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How to write good university history essay? watch

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    I have my first 2 essays due in a month so i'm thinking about them already. I just wanted to know if anyone could give me any key points common to good history essays. I've been told to map out the essay in the intro and basically enunciate what each paragraph is going to be, but i have so many points to make i dont see how that is possible.
    any advice?
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    someone has just posted this question and a few people responded have a look and see if that one helps.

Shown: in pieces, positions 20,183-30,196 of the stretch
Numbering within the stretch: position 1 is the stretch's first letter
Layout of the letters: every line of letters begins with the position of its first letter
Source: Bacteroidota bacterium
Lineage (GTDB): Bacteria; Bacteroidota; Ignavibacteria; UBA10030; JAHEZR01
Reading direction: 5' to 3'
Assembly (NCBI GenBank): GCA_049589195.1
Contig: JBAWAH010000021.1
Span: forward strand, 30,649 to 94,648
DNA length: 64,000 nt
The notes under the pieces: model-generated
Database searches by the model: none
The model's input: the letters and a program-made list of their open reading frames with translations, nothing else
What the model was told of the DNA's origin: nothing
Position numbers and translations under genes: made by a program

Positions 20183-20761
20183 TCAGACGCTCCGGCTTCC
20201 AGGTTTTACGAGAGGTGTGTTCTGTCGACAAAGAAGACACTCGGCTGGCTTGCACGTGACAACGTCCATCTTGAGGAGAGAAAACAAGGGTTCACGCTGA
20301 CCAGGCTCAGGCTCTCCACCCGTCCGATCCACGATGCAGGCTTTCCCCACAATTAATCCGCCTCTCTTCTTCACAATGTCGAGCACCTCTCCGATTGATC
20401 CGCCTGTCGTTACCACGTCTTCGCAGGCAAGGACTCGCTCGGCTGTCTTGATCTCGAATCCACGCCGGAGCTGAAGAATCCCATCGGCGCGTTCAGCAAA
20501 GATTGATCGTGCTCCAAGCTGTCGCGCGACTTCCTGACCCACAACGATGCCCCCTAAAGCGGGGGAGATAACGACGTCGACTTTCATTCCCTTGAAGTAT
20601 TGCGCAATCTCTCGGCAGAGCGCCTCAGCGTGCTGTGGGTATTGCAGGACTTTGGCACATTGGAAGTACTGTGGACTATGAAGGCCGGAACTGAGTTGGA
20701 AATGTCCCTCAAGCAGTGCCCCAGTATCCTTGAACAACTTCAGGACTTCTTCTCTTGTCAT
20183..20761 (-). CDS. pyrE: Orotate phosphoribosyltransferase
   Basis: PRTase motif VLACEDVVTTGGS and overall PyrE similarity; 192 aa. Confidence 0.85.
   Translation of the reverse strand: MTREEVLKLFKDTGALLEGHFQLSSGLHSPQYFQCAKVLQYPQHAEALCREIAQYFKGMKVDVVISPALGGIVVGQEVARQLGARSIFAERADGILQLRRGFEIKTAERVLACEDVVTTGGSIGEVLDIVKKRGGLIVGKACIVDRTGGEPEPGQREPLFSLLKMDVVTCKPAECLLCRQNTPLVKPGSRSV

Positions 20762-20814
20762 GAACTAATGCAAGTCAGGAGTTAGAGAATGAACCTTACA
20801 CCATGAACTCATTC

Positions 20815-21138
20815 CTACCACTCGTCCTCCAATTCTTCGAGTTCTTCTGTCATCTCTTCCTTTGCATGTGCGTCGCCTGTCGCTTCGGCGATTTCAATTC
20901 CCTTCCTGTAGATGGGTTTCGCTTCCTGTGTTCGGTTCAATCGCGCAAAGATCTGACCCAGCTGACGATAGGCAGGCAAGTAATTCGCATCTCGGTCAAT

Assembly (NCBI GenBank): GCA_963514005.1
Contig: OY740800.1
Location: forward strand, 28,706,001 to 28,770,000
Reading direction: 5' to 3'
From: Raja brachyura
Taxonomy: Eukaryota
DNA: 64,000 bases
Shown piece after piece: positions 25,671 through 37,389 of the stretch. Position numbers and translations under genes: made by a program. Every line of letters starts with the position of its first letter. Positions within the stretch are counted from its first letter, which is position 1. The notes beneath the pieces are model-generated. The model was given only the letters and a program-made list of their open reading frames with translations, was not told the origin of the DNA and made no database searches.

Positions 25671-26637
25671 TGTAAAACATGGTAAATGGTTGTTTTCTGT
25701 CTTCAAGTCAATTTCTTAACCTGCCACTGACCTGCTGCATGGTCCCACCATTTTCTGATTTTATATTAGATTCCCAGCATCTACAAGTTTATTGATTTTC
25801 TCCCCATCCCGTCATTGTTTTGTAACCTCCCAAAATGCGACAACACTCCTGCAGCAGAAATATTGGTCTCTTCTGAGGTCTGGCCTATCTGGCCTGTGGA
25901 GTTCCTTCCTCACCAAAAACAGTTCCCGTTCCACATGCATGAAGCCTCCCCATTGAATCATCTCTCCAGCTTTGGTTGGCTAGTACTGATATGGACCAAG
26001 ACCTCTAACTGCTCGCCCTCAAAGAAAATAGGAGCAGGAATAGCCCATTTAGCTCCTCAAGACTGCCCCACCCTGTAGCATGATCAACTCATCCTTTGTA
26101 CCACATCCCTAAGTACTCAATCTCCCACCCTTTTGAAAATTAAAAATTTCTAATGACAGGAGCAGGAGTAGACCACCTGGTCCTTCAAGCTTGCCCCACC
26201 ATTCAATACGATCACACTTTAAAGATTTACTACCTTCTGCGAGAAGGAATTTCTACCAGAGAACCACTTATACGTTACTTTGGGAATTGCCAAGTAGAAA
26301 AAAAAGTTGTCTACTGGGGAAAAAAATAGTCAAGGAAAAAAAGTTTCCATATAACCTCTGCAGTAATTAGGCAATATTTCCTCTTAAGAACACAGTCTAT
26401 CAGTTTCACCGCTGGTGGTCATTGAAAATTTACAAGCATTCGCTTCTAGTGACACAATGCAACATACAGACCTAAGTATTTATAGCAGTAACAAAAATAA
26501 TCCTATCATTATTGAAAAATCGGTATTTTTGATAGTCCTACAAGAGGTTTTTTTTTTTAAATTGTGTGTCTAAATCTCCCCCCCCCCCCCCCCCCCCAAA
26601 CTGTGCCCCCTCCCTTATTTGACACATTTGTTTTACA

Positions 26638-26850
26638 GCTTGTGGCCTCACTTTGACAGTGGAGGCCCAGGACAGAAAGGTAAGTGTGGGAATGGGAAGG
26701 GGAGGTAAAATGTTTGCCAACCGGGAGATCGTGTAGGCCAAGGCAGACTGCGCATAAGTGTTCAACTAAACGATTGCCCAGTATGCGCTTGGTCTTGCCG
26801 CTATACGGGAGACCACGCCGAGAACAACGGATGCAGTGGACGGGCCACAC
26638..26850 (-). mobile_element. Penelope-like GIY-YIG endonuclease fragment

http://www.thestudentroom.co.uk/showthread.php?t=313828
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    They have answered it, but not necessarily for university level.

    Right, here goes. The explanation will probably be rubbish but I'll try my best.

    In short, at A-Level you are very concerned with facts and what happenned. At degree level, not so much with these as people's opinions and arguments. Give a set of Historians a set of facts, and they will bicker and argue and all come up with different conclusions. At degree level, it's your job to sift through all these shades of grey, and come up with a good analysis from all of these. And then justify it, using facts, logical reasoning, other historians, and so on.